It would be premature to declare that the Detroit 3 automakers are back, or even that their eventual recovery is assured. But almost a year after General Motors Co. and Chrysler Group LLC had to rely on unpopular taxpayer bailouts and humiliating bankruptcy filings to stay in business, both companies are showing signs of turning a difficult corner.
That's good news for American families whose livelihoods depend on jobs related to these automakers.
Last week, GM said it had repaid $8.1 billion in loans to the U.S. and Canadian governments five years early. Chrysler made an operating profit in the first three months of 2010 and raised its cash reserves, enhancing the prospect that it can break even this year.
Most startling of all, a new poll reports that American consumers now say cars and trucks built by the Detroit 3 are of higher quality than vehicles made by Asian automakers.
These positive findings must be tempered by realism. The $6.7 billion that GM repaid the U.S. treasury is a fraction of the nearly $52 billion in bailout money it has gotten from Washington. Only when the company can sell shares to the public and the government can shed its 61 percent stake will GM be in a position to return that much larger taxpayer investment.
Despite its improved finances, Chrysler still lost $197 million in the first quarter and $3.8 billion last year after it emerged from bankruptcy. Its new partner, the Italian automaker Fiat, continues to struggle with challenges in its European market.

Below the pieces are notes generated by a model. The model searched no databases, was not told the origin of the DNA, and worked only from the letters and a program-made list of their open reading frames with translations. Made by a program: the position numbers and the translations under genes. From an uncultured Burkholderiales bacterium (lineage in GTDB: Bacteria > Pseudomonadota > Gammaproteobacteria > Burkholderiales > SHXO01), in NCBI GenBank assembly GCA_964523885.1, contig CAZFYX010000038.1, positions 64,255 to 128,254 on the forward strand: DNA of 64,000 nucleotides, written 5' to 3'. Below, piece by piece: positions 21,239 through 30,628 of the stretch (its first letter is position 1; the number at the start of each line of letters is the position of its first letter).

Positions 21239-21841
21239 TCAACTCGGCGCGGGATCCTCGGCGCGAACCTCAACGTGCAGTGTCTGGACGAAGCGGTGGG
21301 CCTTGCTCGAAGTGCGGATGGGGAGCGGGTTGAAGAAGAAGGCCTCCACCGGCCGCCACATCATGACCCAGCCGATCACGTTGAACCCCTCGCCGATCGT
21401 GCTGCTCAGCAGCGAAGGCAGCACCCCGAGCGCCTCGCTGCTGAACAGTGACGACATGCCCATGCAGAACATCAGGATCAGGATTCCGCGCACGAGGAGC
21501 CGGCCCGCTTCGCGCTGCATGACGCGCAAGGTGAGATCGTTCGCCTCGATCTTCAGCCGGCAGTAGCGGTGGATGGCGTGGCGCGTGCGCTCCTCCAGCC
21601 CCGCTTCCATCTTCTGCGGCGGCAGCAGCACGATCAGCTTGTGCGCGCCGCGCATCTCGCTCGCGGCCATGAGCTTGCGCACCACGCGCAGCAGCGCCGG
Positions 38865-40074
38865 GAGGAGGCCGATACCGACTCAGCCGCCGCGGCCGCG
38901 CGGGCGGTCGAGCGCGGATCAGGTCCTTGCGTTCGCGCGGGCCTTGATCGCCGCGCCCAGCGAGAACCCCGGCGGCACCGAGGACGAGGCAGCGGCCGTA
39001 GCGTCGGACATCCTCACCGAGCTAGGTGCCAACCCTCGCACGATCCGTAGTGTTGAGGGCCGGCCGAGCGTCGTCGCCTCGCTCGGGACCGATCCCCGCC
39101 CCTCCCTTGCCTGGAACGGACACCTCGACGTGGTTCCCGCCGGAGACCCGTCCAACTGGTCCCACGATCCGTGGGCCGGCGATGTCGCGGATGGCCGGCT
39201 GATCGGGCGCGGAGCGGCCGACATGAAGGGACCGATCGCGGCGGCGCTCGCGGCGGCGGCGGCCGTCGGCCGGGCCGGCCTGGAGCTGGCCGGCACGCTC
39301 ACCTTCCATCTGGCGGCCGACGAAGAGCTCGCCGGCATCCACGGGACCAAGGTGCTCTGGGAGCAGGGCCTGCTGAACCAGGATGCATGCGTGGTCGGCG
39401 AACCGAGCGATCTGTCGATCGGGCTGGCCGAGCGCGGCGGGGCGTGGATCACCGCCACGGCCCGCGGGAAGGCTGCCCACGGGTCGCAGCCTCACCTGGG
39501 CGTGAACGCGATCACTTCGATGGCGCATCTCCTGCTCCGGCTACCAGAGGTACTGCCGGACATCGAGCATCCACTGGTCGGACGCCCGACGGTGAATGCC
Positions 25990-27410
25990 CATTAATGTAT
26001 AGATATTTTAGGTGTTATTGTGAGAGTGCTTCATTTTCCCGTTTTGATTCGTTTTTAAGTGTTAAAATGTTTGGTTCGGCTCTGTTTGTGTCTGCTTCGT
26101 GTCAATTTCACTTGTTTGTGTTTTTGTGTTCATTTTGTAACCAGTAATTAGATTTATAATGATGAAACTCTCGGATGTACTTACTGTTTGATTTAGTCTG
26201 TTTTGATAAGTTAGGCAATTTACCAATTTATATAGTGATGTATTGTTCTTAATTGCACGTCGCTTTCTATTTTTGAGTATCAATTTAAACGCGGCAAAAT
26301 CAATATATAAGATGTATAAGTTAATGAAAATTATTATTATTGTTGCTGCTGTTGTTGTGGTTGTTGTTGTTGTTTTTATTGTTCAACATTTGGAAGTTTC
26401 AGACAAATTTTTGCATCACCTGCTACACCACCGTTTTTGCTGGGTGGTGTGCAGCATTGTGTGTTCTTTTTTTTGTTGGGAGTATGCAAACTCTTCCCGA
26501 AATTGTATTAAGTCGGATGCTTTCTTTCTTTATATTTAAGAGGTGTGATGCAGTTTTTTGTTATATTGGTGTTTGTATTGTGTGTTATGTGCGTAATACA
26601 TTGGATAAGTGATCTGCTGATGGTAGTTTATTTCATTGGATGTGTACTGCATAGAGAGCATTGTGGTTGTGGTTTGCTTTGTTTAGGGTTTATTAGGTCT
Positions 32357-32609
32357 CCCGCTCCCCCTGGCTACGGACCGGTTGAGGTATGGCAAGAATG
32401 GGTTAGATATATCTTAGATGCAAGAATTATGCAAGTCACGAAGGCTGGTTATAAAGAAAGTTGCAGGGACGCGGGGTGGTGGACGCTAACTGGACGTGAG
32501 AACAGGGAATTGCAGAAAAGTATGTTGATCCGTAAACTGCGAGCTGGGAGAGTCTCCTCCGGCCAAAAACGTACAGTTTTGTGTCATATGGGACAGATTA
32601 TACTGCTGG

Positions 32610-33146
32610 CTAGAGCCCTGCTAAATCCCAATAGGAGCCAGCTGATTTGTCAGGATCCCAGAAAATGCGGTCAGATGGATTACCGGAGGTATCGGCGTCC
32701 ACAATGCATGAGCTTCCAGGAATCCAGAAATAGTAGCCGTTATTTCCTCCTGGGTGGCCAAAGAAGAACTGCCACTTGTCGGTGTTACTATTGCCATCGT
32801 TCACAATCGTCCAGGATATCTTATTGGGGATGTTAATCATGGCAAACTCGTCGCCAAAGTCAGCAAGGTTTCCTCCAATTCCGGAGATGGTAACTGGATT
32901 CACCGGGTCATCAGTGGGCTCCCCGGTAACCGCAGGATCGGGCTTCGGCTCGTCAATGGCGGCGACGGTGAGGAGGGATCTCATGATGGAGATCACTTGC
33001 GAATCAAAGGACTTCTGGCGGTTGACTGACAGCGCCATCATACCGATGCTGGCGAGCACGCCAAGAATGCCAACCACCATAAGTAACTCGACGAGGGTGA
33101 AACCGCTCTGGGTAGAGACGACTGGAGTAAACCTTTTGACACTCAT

Americans' assessment of the relative quality of U.S.- and Asian-built vehicles may have as much to do with Toyota's recent, well-publicized safety issues as with consumer appreciation of the improvement in Detroit 3 cars and trucks, substantial as it is.
But if you're determined to look for good news, you'll find it. Overall vehicle sales are up, despite automakers' reduced reliance on expensive incentives. The U.S. auto industry is hiring again, largely among parts suppliers that had to shrink during the recession. GM is investing in its North American plants even as it continues to cut costs.
Chrysler can boast of green shoots as well. The automaker has elevated its manufacturing efficiency. Its new Ram Heavy Duty pickup is a hit. It could begin selling a version of the Dodge Nitro sport utility vehicle as a Fiat model in Europe.
Don't forget Ford Motor Co., which borrowed heavily to avoid following GM and Chrysler into bankruptcy. Eighteen percent of respondents in the poll on vehicle quality said Ford now builds the best cars and trucks, compared with 15 percent who favored Toyota.
Such signs of resurgence give the Detroit 3 a tremendous opportunity to boost their shares of the U.S. and global markets. Domestic automakers have had such opportunities before, and squandered them by focusing on short-term profits at the expense of long-term growth. They don't have that luxury this time.
As the economy slowly recovers, domestic automakers are leaner, more efficient and better led. They evidently no longer need to worry about an industry meltdown.
But their aspirations must be higher than that. They must build high-quality, fuel-efficient, attractive cars and trucks that consumers will choose to buy. If they do that, bankruptcy and bailouts will be scenes in the rearview mirror.